Can a Better Diet Delay Memory Loss?

By: Dr. Ellen Edgar  -  no responses  -  Conditions, Education, Neurological Blog


Foods that help prevent memory loss

Diet and nutrition have long been known to affect your health way beyond just giving you basic nutrition. The role of food in the formation, treatment, and avoidance of disease is becoming increasingly well known. Diet is now known to be a huge factor in health, and you can use this to your advantage by eating well to reduce the chances of certain conditions from developing. Neurological health is one area in which eating certain foods or types of nutrients can help slow or stave off potential decline such as memory loss.

How Does Diet Affect My Neurology?

The mechanisms by which foods prevent neurological decline are becoming better understood, and they differ for each food or nutrient. In general, nutrients affect the actual structure of the brain, such as shoring up tissue and helping with blood flow, and that, in turn, facilitates better neurological health. Here’s a brief look at how certain nutrients help you stay sharp.

  • Healthy oils and fats: Poly- and monounsaturated fats, such as those found in olive oil, walnuts, and avocados, can lower the risk of depression while supporting healthy blood flow to the brain. Avocados, in particular, are excellent for blood-brain health; they can lower blood pressure, thus reducing one of the main factors that promote neurological decline.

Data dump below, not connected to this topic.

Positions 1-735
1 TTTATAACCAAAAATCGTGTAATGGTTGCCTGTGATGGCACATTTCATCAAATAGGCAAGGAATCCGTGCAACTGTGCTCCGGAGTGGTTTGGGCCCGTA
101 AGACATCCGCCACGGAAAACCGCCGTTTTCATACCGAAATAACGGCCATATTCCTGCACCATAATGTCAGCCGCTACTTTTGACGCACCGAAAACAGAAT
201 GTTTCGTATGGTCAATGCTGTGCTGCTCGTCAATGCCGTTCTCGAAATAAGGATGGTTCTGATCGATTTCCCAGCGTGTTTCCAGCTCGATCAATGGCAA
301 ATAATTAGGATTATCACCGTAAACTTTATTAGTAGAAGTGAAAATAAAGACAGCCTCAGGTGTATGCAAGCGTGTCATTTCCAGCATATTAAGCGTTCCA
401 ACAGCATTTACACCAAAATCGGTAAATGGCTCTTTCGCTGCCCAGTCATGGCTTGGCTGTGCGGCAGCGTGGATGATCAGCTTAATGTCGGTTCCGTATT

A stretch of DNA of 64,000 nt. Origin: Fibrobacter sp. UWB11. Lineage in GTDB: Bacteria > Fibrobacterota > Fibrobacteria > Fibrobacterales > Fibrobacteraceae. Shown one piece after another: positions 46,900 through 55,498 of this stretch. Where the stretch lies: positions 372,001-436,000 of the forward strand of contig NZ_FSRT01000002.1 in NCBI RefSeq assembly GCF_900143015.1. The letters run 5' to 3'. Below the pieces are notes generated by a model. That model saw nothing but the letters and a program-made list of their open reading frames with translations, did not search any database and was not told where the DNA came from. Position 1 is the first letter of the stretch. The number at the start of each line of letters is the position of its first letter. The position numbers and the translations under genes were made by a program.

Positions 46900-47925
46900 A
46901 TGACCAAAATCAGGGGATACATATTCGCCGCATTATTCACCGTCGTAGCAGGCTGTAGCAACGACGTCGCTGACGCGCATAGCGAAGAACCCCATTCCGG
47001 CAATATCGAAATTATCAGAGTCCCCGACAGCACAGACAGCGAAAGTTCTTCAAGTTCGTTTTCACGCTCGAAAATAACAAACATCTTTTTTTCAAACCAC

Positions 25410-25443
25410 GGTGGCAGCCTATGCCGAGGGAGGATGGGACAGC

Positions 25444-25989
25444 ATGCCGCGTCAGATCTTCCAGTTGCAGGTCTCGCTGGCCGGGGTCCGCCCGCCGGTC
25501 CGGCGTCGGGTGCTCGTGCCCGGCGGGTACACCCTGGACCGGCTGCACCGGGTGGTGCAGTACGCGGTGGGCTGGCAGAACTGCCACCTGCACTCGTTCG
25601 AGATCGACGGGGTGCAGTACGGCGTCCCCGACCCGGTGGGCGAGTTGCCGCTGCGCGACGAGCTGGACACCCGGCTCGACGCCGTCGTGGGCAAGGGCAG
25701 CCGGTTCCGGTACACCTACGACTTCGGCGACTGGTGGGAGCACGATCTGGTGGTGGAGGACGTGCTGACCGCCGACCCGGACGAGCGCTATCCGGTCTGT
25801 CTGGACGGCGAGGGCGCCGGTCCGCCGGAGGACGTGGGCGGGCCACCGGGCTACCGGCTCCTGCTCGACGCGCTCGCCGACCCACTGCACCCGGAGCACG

• Omega-3 essential fatty acids: These fatty acids are found in many foods including flaxseed, but it’s the omega-3s in fatty fish and fish oil supplements that seem to have a beneficial effect on triglyceride levels. Lower triglyceride levels reduce your need to take statins. These cholesterol-lowering medications have neurological side effects including cognitive problems and sleep disruption, which itself can contribute to brain fogginess and additional cognitive issues. Omega-3s might not totally keep you off statins, but they sure can help.
  • Polyphenols: These plant-based antioxidants, especially a class of polyphenols known as anthocyanins, are found in fruits such as red delicious apples and Concord grapes. These may be key players in preventing memory loss and helping to stop or slow decline in memory loss conditions such as dementia. They appear to promote healthy blood flow and strengthen synaptic connections.
  • Antioxidants in general: These compounds that reduce damage to cells from oxidation may actually improve cognitive functioning. Animal studies have been successful in finding benefits from antioxidants; just be sure you try to get your fill from fruits and vegetables, and not supplements if you can help it.
  • Coffee: Yes, your morning cup of joe can help you stay sharp, and not just from the caffeine jolt. Coffee may have beneficial effects regarding conditions like Parkinson’s and Alzheimer’s disease. Right now the studies show a connection, which is not necessarily causation, but it’s still a promising link. Note that the amounts of coffee studied were simply considered to be moderate; the differences in brews and bean type may change the effects.
  • Alcohol: No, you can’t get blitzed at the bar. Excessive alcohol use is not good for neurological health. However, light to moderate use, which is generally about one to two drinks for women and men respectively, per day, may reduce the risk of some stroke types.

If you are concerned about keeping your brain in the best shape possible, start now, no matter your age or health status. The team at Complete Neurological Care can help you work out a plan to stay as sharp as possible for as long as possible. Contact us to set up an appointment for an evaluation as soon as possible.

 

 

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